Reliability Growth without MTBF

Reliability Growth and MTBF

Peter Lee Reliable
Peter Lee, Reliable

Really? Is MTBF the only way to work with reliability growth?

Received this question via LinkedIn (feel free to connect with me there) and hadn’t given it much thought before. I am familiar with a few growth models and regularly have seen MTBF in use. Thus discounted the modeling as an approach of little interest to me or my clients.

MTBF measures the inverse of the average failure rate, when in many cases we really want to know about the first or tenth percentile of time to failure. Measuring and tracking the average time to failure provides little information about the onset of the first few failures.

Reliability Growth Models

Did just a quick check of common reliability growth models and found a few in the NIST Engineering Statistics Handbook .

The Homogeneous Poisson Process (HPP) when the failure rate is constant over the time period of interest. This relies on the exponential distribution and the assumption of a stable and random arrival of failures, which is almost always not true (in my experience). It’s a convenient assumption as it makes the math a lot simpler, yet provides only a crude model and poor results.

The Non-Homogeneous Poisson process (NHPP) Power Law and Exponential Law models provide information based on the cumulative number of failures over time. These models rely on the notion that any system has a finite number of design errors that once resolved create a system that has a HPP behavior.

Duane Plot provides a graphical means to show cumulative failures over time. When the arrival of failures slows the curve decreases in slope effectively bending over. This provides a means to estimate the final failure rate (average unfortunately).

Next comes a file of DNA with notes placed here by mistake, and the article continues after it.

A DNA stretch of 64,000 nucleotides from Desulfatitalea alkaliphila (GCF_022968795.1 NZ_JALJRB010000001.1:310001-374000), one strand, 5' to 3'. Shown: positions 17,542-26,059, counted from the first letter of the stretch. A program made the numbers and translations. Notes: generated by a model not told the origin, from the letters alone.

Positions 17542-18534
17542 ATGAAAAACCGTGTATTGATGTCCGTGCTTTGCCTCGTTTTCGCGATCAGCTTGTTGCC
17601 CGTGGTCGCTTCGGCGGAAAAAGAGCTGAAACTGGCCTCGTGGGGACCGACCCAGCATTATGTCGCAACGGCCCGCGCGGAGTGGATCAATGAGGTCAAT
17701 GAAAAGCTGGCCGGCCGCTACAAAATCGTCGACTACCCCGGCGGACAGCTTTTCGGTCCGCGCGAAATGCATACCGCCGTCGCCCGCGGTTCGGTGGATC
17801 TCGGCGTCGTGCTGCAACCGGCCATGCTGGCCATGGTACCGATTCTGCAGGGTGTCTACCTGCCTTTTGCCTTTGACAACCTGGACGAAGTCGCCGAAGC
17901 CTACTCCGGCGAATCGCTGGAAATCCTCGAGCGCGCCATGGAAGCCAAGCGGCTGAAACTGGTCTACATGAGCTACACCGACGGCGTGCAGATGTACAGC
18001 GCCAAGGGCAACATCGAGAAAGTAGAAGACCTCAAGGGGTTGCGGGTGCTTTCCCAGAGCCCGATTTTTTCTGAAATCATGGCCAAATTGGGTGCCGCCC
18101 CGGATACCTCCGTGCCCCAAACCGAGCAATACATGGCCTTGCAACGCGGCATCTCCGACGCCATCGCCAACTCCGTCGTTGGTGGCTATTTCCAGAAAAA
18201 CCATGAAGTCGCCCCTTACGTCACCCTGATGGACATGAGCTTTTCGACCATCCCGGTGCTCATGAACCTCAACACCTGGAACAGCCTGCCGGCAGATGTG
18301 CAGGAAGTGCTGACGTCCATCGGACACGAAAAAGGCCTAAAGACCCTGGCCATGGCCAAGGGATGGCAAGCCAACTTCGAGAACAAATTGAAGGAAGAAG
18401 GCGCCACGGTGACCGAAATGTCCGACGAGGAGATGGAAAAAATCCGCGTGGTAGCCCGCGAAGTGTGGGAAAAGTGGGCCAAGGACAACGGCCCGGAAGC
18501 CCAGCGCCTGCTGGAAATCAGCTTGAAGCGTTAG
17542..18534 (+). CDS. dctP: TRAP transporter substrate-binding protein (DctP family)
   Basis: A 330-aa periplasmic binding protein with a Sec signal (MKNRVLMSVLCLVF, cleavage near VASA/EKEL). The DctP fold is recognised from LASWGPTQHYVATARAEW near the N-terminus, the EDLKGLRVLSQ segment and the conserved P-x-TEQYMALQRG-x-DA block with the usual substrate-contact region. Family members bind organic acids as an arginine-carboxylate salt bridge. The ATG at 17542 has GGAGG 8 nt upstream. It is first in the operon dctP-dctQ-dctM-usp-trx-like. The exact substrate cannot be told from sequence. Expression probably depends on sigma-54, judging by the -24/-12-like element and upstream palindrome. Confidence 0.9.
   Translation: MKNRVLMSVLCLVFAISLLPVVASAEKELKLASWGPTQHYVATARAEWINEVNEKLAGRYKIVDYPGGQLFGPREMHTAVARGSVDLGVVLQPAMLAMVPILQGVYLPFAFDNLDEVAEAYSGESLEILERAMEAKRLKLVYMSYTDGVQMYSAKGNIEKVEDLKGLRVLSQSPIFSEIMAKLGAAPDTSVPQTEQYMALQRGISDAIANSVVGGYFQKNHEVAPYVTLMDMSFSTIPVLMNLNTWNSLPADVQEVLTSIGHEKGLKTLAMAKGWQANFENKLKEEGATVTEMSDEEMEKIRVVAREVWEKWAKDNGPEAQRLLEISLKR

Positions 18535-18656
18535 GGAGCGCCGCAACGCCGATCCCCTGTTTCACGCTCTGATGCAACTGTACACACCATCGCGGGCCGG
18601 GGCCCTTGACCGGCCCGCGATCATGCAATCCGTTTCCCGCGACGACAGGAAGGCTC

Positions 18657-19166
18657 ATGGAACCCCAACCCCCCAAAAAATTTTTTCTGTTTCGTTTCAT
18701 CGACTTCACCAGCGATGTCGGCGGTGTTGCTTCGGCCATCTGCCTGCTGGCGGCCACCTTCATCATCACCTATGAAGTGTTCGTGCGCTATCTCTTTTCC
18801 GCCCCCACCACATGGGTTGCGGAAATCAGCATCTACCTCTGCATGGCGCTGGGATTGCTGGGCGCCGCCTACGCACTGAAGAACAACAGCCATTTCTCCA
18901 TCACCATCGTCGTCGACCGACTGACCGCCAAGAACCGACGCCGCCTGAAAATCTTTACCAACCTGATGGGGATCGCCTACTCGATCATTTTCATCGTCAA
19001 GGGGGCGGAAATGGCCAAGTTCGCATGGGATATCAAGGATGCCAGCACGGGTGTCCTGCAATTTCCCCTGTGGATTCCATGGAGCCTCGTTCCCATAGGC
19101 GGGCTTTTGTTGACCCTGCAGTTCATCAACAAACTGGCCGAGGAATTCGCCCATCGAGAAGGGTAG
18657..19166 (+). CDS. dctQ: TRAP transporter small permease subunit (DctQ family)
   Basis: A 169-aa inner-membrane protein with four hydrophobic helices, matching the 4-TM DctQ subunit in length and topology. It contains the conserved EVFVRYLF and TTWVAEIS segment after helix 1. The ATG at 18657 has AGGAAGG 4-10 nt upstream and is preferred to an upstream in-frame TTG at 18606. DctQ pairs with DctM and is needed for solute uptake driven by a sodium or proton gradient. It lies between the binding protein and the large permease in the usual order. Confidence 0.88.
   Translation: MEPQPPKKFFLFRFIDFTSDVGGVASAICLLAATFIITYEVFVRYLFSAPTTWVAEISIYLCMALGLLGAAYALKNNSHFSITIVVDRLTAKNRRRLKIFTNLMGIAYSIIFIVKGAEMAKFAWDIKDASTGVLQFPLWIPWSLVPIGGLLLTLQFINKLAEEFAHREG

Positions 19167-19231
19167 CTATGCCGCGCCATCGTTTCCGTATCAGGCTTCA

What I use instead

Given my dislike of all things MTBF, I’ve not used these model to estimate MTBF. Instead stay with the Duane plot and graphically track when the team is finding and fixing enough faults in the design.

I also tend to use reliability block diagrams (RBD) with each block modeled with the appropriate reliability distribution. For a series model then all we need to do is multiple the reliability value from each block for time t (say warranty period, or mission time, etc.) to estimate the system reliability at time t.

For complex systems with some amount of redundancy the RBD does get a bit more complicated.  For very complex systems with degraded modes of operation or significant repair times then use Petri Nets or Markov Models to properly model.

In the vast majority of cases a simple RBD is sufficient to capture and understand the reliability of a system. This allows the team to focus on improving weak areas and reduce uncertainty though improving reliability estimates. An RBD does not require nor assume an exponential distribution and the math is easy enough to manage, often even in your favorite spreadsheet.


Reliability growth starts with model of the estimated number of failures over a time period. Testing then provides a value for that estimate. This does not require the use of MTBF, so instead of assuming a constant failure rate, focus on the failure mechanisms and use a simple RBD to build a system model. The reliability growth is the result of identifying areas for improvement and doing the improvement. RBD, in my experience, provides a great way to communicate with the team where to focus improvements.

Author: Fred Schenkelberg